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Where does AP(E)L fit in Higher Education?

Author - Anne Murphy


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Part 2: Cross-cutting themes

The TRANSFINE Final report (p. 35) summarises the EU-wide status of AP(E)L in this way:

We recognise that there are a number of tensions and political debates that form the context for our proposals. In particular there is the struggle between the academic and vocational communities over the appropriate concepts, structures and tools that should be used in this domain; between the employers and the vocational training sector over ownership of the certification process in the workplace; and between the institutions and the third sector organisations over the extent to which such processes should be learner-centred and open-ended. It has been clear from our work that there has been little co-operation or collaboration between these different sectors at national or European level and considerable tensions at both levels. However, our work has also shown that practitioners find working together both stimulating and fruitful and while differences remain there is also a considerable degree of agreement about core principles and practice.

Across the reports there are areas of convergence on both the problems and potential of AP(E)L becoming a mainstream activity across all VET and HE. A number of those themes are listed below, without priority.

Terminology
There is still considerable divergence on terminology and meanings, which then translate into divergences in practice. There is not yet general acceptance of the EU/Cedefop definitions of formal, informal and non-formal learning. Nor is there agreement on definitions of ‘validation’, ‘valorisation’, ‘accreditation’, ‘assessment’ and ‘recognition’ of prior learning.

Credit and levels systems
The lack of a common credit system across VET and HE is seen as a barrier to an inclusive approach to learner access and progression through AP(E)L. This is compounded by nations/regions having definitions of levels of learning which are not sufficiently compatible to enable mutual recognition of prior learning, both certificated and experiential.

Marginalisation and stereotyping of AP(E)L
National policies and institutional policies enabling AP(E)L in the UK and Ireland have not necessarily resulted in it becoming a mainstream activity. Rather it is generally driven by individuals or sectors, usually with the individual applicant being obliged to pursue their own interests. Stereotypically it is regarded as time-consuming and cumbersome relative to the benefits for learners.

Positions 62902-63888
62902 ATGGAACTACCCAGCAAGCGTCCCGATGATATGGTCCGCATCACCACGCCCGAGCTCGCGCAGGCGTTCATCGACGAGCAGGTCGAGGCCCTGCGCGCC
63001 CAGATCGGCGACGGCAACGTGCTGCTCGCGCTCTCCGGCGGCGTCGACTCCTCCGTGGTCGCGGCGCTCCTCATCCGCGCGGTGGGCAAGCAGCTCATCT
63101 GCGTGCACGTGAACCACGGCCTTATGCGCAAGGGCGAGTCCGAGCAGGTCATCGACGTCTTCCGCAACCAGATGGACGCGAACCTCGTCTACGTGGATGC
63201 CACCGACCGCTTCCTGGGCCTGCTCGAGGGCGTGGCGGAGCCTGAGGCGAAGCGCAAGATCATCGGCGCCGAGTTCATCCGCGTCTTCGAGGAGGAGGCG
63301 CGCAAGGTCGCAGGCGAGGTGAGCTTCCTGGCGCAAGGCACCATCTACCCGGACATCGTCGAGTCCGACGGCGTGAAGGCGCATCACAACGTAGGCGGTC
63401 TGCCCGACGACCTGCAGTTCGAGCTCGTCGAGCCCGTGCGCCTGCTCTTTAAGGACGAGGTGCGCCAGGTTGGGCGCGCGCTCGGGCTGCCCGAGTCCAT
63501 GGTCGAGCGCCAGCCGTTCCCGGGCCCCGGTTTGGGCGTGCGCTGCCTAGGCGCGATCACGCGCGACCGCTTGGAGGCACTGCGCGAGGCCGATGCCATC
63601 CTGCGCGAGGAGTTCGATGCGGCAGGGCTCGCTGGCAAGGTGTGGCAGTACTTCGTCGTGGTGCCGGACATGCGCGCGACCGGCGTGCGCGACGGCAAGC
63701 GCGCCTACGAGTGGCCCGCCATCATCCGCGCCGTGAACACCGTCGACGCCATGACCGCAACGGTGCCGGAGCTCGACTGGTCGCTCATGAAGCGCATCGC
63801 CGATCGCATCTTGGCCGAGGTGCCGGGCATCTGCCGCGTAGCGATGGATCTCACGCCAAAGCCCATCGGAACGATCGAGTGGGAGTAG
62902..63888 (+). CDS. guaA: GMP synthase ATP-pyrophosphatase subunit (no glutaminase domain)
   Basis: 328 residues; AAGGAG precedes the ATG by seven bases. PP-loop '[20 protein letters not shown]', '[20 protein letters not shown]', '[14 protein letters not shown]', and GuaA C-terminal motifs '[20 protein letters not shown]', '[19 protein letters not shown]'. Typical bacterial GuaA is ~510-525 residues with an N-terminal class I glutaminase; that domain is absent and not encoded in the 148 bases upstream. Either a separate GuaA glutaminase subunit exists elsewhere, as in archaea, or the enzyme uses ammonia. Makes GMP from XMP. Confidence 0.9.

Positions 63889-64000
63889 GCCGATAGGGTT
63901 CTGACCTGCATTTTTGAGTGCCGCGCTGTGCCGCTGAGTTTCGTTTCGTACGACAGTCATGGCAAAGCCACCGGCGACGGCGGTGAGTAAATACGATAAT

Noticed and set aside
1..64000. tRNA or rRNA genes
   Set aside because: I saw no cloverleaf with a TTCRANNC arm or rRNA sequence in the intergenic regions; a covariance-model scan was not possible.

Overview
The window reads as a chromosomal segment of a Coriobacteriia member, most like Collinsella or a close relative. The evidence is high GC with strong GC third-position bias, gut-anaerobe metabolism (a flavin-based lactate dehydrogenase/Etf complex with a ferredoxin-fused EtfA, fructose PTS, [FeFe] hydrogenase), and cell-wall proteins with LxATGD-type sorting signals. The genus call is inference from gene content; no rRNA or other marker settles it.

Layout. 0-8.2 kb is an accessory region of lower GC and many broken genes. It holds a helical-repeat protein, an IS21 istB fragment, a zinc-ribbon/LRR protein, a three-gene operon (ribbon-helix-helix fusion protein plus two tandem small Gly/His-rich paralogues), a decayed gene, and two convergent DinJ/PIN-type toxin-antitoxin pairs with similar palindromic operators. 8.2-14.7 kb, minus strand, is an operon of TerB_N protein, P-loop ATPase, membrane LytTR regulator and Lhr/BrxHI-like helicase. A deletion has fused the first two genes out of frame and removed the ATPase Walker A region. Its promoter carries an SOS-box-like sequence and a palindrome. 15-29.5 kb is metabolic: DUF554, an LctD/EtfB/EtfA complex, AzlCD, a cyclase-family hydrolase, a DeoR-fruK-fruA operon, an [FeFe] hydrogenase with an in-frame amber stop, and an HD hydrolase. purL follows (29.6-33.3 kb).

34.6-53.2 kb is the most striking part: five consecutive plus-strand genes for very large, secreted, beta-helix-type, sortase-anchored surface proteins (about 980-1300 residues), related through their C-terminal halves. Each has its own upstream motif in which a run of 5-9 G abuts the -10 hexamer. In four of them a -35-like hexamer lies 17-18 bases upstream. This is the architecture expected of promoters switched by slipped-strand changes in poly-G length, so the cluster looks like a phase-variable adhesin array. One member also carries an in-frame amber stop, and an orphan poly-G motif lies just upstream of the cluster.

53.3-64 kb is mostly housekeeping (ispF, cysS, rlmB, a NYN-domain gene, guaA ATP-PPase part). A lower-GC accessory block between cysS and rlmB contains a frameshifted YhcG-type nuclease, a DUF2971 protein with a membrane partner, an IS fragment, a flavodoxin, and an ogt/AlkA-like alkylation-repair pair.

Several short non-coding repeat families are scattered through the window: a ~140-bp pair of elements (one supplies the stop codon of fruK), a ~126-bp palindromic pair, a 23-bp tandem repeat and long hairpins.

Views of knowledge and learning
Those in HE do not seem convinced that it is appropriate to become involved in the acknowledgement of problematic learning outside the academy, while there remains a lack of clarity about what exactly is to be assessed: inputs or outcomes. There may be a view in HE that AP(E)L is not necessary at all as a major activity, since it could just represent a transitional phase in development from an industrial society to a learning society where there will be a greater need for worker mobility in a market-driven workplace. If this is the case, then there are other key changes required such as a focus on the rights of the individual to achieve his/her optimum potential in society generally.

AP(E)L Tools
There was a general theme that AP(E)L tools should not be discriminatory among and between groups and individuals from groups. Tools should build on what is already tested and which have achieved a high degree of credibility and acceptability.

Curriculum, teaching and learning
AP(E)L is an opportunity to examine how curricula and pedagogical approaches are organised in VET and HE. Academic and administrative staff need opportunities to deal with the theoretical and practical implications for their own practice, and this should be supported with extensive staff training opportunities, including opportunities to contribute to the developing scholarship of teaching in varied contexts. Changes in pedagogies should start form existing reference points, and be developed from practice rather than from imposed policy.

Linking AP(E)L to work-based learning
The potential to link AP(E)L to work-based learning and contractual, negotiated learning is regarded as hugely under-developed.

What is greatly needed:
• Financial support for extensive AP(E)L provision is essential so that it becomes a rights-based rather than an individually pursued option for learning
• Easy-to-access information is essential with guidance provision, as is the case for traditional modes of access to VET and HE
• Capacity building for staff
• Compatibility and cohesion of credit and levels systems with existing regulation
• Flexible approaches to assessment of learning greatly underpinned by learning theory
• Integration of AP(E)L into all quality assurance systems
• Views of learning which are non-hierarchical and which focus on both capabilities of learners as well as current competence for a market-driven model of education.

 


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